News & Trends

Incentivise nascent renewable tech – The Economic Times


The power ministry has put out a forward-looking discussion paper on renewable energy (RE) that seeks, rightly, to incentive newer RE technologies, and proposes a more stable and predictable policy regime for extant RE generators. The policy intention is, of course, to boost RE by tapping our large solar and wind potential to traverse to a low-emissions energy sector. The effort to channel resources to less mature RE technologies like pumped storage hydro is welcome.

The paper proposes rationalisation of the incentive structure for maturing RE technologies like solar photo-voltaic and wind power. Note that those who buy RE are issued Renewable Energy Certificates (RECs) to duly meet their Renewable Energy Obligations, and also avail concessions like waiver of transmission charges. But solar and wind power tariffs have fallen substantially, thanks to proactive policy to tap scale economies, and now are even lower than the variable charges for non-renewable thermal energy plants. And given the cost-competitiveness of extant RE plants, and greater capacity installed nationally, twin incentives like waiver of transmission charges and RECs seem unwarranted, the paper avers. Instead, the timelines for RECs are sought to be extended for 15 years for new RE projects, and up to 25 years for extant RE plants.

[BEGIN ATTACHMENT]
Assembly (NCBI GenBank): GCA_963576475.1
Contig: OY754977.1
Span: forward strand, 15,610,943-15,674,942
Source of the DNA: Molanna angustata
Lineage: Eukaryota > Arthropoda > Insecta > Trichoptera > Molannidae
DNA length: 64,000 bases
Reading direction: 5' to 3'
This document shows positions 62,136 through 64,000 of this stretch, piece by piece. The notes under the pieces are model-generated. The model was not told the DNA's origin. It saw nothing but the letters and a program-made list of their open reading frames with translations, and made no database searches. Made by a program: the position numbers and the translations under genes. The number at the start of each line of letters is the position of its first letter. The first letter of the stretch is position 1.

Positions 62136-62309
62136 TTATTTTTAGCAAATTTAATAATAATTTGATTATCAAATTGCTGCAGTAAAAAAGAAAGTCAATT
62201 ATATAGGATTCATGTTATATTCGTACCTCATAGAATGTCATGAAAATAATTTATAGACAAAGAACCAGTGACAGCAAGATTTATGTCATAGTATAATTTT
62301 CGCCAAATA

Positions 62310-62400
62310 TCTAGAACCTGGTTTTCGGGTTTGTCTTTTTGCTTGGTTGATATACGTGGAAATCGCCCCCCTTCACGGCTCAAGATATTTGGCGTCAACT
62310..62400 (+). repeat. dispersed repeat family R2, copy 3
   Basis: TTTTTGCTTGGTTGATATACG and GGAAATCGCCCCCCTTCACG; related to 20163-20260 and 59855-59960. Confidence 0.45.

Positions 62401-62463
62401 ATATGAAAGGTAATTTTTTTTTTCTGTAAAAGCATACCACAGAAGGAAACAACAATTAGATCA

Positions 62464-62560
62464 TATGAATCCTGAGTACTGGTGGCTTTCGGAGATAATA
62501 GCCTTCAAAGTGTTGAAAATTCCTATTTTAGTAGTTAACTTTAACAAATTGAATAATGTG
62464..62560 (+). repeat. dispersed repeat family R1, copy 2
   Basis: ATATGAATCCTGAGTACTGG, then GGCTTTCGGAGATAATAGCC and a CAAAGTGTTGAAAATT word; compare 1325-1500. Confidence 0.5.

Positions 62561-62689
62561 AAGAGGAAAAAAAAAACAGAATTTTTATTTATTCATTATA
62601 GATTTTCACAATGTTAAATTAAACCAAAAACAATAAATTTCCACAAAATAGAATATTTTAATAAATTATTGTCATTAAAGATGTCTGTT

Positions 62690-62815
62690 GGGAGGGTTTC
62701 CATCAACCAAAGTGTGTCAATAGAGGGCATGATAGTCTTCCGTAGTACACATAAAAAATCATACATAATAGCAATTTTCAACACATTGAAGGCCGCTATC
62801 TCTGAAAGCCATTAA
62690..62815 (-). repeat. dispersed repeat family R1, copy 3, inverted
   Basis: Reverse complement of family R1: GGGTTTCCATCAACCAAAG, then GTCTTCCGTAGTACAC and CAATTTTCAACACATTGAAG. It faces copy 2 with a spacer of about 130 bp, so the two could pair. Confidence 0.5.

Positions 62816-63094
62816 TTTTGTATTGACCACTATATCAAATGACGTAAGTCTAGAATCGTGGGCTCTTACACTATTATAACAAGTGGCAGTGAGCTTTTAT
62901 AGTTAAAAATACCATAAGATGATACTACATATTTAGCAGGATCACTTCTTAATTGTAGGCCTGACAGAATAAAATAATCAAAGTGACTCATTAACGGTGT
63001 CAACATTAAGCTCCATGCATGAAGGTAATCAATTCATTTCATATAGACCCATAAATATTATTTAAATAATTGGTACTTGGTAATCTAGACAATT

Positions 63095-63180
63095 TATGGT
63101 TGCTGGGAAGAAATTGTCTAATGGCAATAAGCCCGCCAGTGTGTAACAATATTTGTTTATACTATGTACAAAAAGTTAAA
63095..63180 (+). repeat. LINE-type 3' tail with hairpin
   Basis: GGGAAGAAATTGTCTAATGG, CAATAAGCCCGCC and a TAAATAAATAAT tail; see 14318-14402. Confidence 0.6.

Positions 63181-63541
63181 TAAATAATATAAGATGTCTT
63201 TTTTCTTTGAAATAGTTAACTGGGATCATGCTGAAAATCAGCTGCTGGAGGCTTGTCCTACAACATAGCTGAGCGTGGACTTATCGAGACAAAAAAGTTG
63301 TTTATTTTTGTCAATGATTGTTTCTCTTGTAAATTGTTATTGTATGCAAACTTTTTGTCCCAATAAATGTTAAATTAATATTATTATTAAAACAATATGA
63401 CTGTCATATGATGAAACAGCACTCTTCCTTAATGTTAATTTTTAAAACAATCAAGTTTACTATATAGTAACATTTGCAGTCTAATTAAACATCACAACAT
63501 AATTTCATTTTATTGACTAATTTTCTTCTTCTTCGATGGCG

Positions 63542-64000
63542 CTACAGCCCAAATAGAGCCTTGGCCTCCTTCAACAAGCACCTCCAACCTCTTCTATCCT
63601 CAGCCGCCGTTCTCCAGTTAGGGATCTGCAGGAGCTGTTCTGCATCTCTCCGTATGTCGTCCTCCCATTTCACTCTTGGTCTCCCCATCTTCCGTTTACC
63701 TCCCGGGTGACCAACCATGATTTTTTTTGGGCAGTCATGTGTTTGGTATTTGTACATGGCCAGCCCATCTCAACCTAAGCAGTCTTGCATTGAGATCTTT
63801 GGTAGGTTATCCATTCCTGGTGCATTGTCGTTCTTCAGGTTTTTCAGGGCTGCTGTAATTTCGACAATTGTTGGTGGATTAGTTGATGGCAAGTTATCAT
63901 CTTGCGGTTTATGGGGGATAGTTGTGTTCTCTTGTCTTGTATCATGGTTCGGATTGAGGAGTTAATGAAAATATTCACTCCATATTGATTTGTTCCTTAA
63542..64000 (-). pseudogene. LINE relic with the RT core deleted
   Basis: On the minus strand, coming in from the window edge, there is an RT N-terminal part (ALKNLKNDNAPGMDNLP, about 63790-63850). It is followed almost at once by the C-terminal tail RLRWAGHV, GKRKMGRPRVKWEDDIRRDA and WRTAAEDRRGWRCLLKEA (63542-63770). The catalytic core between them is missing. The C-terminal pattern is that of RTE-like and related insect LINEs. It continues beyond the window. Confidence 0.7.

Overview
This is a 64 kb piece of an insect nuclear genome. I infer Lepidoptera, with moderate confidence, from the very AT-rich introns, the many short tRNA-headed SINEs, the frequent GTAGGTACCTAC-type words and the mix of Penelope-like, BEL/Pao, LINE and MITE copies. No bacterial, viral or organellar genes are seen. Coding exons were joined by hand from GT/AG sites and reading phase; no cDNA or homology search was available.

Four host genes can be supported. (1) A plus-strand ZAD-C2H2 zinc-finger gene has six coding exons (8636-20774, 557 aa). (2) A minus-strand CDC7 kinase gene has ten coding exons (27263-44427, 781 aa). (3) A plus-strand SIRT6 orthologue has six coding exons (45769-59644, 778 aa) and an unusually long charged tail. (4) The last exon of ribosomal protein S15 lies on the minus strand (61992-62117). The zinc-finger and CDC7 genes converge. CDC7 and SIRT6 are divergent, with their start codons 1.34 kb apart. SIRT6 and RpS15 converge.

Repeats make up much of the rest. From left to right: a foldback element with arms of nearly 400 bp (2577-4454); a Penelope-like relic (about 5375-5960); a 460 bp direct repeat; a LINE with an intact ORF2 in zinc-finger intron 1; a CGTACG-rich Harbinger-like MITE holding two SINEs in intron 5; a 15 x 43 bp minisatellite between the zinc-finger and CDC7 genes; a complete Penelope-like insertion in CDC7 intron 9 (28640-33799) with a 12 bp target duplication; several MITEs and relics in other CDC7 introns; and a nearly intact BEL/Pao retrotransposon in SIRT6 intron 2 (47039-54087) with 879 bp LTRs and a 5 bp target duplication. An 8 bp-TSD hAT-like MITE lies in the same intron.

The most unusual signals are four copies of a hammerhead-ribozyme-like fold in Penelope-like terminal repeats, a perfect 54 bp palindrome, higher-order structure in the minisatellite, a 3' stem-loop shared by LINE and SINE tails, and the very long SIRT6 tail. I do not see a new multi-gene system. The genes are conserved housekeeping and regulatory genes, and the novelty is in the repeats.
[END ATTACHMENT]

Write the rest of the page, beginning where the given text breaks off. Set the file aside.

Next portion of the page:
Further, a higher technology multiplier is to be applied for newer and relatively costly RE technologies such as off-shore wind plants, pumped storage hydro and hydrogen units. A technology policy for newer RE makes sense, although stormier seas sound caution on offshore wind. The energy sector is in a state of flux, and it is entirely possible that newer technologies are more efficient in moving to a low-emissions economy.

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